It’s time to get outdoors, be it to paddle, fish, hike or whatever.
Bob Frye/Everybody Adventures
Get outdoors, get hiking, get fishing, get boating.
That’s been the message recently.
National Get Outdoors Day is being celebrated on June 10. You can check it out here.
If that doesn’t do it for you, how about National Fishing and Boating Week? It’s being celebrated through June 11.
Details on it — including special events at retailers, a fish personality quiz and other games and tips on how and where to fish and boat — are available by clicking here.
Finally, Pennsylvania just wrapped up its annual Hiking Week. Still, you can get suggestions on places to walk here.
So what might you do outside in the days and week ahead?
Here are a couple of suggestions.
First, from 10 a.m.-2 p.m. on June 10, Forbes State Forest naturalist Rachael Mahony is leading an interpretive paddle on High Point Lake in Somerset County.
It will start will kayak and water safety instruction. Then, participants will paddle around the lake, checking out its fish, wildlife and scenery.
You can bring your own kayak or borrow one. It’s all free, but preregistration is required by calling 724-259-2201 or emailing email@example.com. Participants must be at least 18 years old.
Second, if it’s fishing you enjoy, there’s a “Bass for Bashioum” benefit tournament being held on June 18 at Chartiers Park in Bridgeville Township.
The event – sponsored by S City Outdoors – benefits the Hope for Heroes Foundation and most especially the children of Scott Bashioum, a Canonsburg police officer who was killed in the line of duty last fall. He was shot when responding to a domestic violence call.
The three top finishers in the event will win prizes – all donated by local businesses — with the top one valued at more than $1,000.
Details on the event can be found at here.
Preregistration is not required but is encouraged.
Pennsylvania’s spring turkey season didn’t start off particularly well from a safety standpoint.
According to Rich Palmer, the Game Commission’s deputy executive director for field operations, there were four accidents – called hunting-related shooting incidents – in the first day, two more on the first Monday and another on the first Wednesday.
Commission president Brian Hoover of Delaware County wondered if any of the accidents involved mentored hunters, be they youths or adults.
Mentored hunters need not take a hunter safety course before going afield. Hoover asked if that was causing problems.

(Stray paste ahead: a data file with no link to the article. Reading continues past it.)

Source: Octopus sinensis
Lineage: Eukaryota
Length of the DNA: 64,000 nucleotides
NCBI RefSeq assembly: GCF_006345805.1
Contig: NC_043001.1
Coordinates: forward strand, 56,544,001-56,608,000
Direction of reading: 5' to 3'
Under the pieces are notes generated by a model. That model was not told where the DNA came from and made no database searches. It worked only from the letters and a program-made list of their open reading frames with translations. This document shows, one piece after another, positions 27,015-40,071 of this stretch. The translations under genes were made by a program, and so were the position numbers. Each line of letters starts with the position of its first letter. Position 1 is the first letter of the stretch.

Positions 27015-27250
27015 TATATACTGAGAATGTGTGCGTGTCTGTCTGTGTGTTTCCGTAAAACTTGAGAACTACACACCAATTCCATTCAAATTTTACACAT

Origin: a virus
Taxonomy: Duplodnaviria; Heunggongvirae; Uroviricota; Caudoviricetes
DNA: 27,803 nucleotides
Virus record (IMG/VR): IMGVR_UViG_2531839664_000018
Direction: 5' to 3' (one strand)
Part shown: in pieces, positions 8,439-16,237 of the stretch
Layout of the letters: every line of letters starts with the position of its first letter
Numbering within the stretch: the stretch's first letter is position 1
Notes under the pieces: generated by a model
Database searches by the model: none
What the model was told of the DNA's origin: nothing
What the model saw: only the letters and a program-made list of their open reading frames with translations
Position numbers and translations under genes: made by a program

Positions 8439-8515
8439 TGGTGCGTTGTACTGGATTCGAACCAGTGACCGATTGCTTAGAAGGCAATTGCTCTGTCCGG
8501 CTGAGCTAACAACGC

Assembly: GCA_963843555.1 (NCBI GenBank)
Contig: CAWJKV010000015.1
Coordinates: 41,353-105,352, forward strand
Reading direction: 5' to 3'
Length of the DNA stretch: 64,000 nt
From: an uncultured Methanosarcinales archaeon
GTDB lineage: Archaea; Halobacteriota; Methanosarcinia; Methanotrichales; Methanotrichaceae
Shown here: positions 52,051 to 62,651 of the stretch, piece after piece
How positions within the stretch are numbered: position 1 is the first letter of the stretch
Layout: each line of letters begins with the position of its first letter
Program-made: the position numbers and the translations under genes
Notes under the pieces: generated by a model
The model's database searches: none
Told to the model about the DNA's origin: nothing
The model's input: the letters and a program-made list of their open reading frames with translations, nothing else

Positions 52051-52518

“I would certainly want to know, if we’re putting people out in the woods without any training, is that a cause and effect of what’s going on. If we’ve created a problem we need to address it,” Hoover said.
Apparently, they haven’t.
Randy Shoup, chief of the commission’s bureau of wildlife protection, said one of the accidents involved was a 15-year-old who – against the rules – was out hunting alone.
But none of the accidents involved mentored hunters, he said.
Either way, the flurry of accidents was unusual, said commissioner Tim Layton of Somerset County.
“It just seemed extremely high this year,” he said.
Things got “back to normal” after those first few days, said Tom Grohol, commission deputy executive director for administration.
“I think it started off high on that first day and then tapered off,” Grohol said.
By season’s end, accident numbers seemed to be back “within range of expectations,” said executive director Bryan Burhans.
How’s this for outdoing everyone, including yourself?
Here’s Roy Beasley with his Michigan state record bigmouth buffalo.
Photo: Michigan Department of Natural Resources
According to the Michigan Department of Natural Resources, a bowfisherman named Roy Beasley arrowed a new state record bigmouth buffalo. The fish – which looks like a carp – was 35.25 inches long and weighed 27 pounds.
The previous record was a 34.5 inch fish that weighed 27 pounds. It had been shot in 2008 by … Beasley.
That’s right. He broke his own record nine years later.
He got his big fish in two different rivers.
And now for another big fish.
In this case, never, perhaps, has the value menu produced in such a way.
According to a story by Wired 2 Fish, a Texas angler fishing with a chicken McNugget landed a 24.5-inch, 10.802-pound bass from Lake Bardwell.
Matthew J. McNellis had the nugget attached to a jug line. He was hoping to get a catfish.
Instead, he got a bass that’s been recognized as the record largemouth for that particular lake.